Survive your Aunt Ceciles Food through Good Food and Wine Pairing
The Basics of Food and Wine Pairing
The general consensus among most wine-drinking, food-loving people is: “Drink what you like.” This is generally the case, yes. But knowing the basic principles of pairing wine with food can drastically improve your experience. The key in pairing is viewing the wine as an additional ingredient to your meal. Knowing how the food and wine interact gives you more control over the experience of your meal, and can bring your meal to an entirely new level of culinary bliss. This nether world of dining nirvana is the product of stellar food and wine pairing, and by reading on, you too will be able to unlock its mysteries and savor its rewards.
So, you love a good Pinot Noir, and you adore a spicy red curry dish, but do you know what do to each other? Do you know how to pick the right wine that enhances your meal, not detract from it? If you love several different types of wine, whether they be red, white, or rosé, knowing which type of wine to pick can highlight that food that you love so much, and vice versa. We will go over the basic rules of pairing, go through several examples of effective food and wine combinations, and finish with some tips to keep in mind in the future. So, let’s get started on the basics of wine pairing!
Pairing wine with food is most definitely a creative exercise with few rules and lots of experimentation. That said, there are a few basic rules and principles to keep in mind when pairing wine with food: weight, flavor intensity and characteristics, acidity, salt, tannins, and sweetness. Keeping these main elements in mind, you will be pairing wine like a pro.
One of the golden rules when picking out a wine is to try to match the weight of the wine with the weight of the food you are planning on eating.
Rich and heavy dishes, such as red meats or casseroles, are most well paired with full-bodied wines. Normally, when one thinks about what kind of wine to pair with a heavy dish, he or she thinks immediately of a red, which is usually the case, but in reality it is the weight of the wine, not the color or flavor, which is the most important consideration. For example, a full-bodied white wine, like a Chardonnay or Meursault, pairs better with meat than a light-bodied red wine.
On the other end of the spectrum, more lightweight wines better complement delicate dishes such as fish and poultry. While a white wine is the most instinctual choice for these types of dishes, lighter, low-tannin red wines also pair nicely.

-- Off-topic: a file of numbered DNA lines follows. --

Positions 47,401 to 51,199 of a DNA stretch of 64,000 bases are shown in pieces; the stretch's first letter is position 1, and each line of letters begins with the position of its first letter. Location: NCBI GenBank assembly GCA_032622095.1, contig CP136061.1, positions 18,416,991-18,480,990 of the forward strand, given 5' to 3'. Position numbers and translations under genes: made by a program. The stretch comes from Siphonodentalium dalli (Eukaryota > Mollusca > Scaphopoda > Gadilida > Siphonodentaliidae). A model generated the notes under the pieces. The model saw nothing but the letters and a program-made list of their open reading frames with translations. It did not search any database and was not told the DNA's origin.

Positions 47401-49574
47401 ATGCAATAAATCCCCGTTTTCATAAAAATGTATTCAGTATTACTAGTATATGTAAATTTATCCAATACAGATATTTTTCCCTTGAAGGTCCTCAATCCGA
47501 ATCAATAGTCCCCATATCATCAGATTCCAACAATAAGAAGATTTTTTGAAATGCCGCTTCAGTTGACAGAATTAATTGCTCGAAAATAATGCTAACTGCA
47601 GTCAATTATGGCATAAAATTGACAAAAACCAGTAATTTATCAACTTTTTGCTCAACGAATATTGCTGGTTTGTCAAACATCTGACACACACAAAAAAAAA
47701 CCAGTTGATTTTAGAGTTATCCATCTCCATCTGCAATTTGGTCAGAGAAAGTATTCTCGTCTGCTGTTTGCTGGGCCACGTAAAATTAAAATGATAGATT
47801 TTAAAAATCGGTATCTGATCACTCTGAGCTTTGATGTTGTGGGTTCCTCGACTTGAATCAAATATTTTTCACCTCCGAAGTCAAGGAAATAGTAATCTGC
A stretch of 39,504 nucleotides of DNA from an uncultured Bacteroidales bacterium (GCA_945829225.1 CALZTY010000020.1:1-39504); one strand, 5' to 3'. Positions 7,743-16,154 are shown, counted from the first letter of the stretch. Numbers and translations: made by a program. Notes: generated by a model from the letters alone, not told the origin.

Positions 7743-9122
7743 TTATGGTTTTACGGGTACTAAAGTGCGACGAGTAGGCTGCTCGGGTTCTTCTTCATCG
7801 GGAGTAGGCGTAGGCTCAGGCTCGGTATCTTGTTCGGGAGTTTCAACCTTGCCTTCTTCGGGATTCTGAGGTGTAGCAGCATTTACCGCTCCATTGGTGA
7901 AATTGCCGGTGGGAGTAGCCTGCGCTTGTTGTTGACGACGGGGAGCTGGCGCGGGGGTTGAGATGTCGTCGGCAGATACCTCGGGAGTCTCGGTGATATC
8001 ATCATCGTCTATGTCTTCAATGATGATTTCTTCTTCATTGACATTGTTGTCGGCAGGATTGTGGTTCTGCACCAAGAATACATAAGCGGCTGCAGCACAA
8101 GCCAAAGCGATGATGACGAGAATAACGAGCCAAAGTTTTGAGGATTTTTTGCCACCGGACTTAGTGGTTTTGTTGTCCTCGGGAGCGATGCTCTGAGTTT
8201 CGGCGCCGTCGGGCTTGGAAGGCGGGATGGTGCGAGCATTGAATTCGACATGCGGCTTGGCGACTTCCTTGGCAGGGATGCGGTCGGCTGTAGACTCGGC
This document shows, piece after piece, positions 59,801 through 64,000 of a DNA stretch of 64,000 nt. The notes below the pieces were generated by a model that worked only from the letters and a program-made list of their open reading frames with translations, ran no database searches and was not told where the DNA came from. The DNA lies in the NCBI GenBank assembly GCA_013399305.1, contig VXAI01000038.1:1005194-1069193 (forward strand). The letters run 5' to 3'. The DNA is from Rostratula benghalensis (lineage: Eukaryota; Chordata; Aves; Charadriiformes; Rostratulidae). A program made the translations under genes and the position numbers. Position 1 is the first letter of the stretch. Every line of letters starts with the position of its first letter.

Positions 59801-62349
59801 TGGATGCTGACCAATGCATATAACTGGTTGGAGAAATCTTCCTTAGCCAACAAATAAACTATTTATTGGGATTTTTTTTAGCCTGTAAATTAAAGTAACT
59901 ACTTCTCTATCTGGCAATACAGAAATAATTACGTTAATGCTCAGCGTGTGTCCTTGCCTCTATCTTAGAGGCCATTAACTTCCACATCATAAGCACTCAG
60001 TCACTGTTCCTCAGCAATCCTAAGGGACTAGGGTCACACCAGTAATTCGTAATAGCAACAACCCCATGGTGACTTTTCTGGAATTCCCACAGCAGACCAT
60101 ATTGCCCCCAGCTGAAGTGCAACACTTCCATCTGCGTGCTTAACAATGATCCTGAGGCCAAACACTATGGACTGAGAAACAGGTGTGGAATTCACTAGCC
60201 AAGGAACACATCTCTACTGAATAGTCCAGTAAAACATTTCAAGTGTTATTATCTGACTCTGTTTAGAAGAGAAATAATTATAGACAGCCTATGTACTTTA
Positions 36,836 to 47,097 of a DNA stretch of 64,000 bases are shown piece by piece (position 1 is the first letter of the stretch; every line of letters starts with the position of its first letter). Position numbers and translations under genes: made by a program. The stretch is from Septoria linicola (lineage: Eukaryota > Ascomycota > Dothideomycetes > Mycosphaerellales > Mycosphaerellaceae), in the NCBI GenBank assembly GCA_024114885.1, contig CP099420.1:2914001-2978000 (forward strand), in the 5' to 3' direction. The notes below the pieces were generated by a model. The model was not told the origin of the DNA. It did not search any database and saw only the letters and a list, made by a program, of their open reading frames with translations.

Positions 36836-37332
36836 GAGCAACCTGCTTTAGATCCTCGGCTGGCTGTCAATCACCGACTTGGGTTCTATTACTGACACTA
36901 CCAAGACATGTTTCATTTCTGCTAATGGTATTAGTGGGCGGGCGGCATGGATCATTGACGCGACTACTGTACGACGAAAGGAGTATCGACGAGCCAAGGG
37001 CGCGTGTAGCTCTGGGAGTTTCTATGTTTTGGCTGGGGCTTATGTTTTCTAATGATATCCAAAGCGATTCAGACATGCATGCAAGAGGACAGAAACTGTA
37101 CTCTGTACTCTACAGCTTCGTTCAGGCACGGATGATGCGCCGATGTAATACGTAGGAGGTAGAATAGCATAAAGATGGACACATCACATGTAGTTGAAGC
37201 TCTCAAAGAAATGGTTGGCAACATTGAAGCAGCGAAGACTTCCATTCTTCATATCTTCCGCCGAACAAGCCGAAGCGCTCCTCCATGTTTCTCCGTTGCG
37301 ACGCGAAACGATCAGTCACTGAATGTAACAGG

Flavor Intensity and Character
Flavor intensity, although similar in certain aspects to weight is not the same thing. The most important thing to keep in mind when concerning this principle is to pair low intensity, mild wines with mild flavors, and full-flavored wines with the same type of food. For example, a mild flavored wine like a Muscadet would pair smashingly with oysters. On the other end of the spectrum, a full-flavored Sauvignon Blanc would most certainly complement a plate of asparagus.
Keep in mind the ingredients that make up a dish when deciding upon its intensity. Case in point, potatoes or risotto without a dressing or sauce to complement it would be certainly heavy in weight, but light in flavor. In contrast, red peppers are lightweight but have lots of flavors. This same principle applies to wine, as well. Rieslings are light-bodied yet profoundly flavored, while Chardonnays are heavy yet lightly flavored.
When considering a wine, the main ingredient in a dish is not necessarily the most flavorful item. Reduction sauces and glazes, such as those often-used in steak houses require a full-bodied fruity red, like a Australian Shiraz or a Brunello di Montalcino. Many foods and wines have very similar flavor profiles, thus they make great pairings. This can be seen, for example, in cream-based or butter sauces that pair swimmingly with wines that have been aged or fermented in new oak barrels, which pass on vanilla, buttery, and creamy flavors to the wine. Another instance where this characteristic is present is in lighter, fruity desserts. These can be successfully paired with a light, grape flavored Muscat.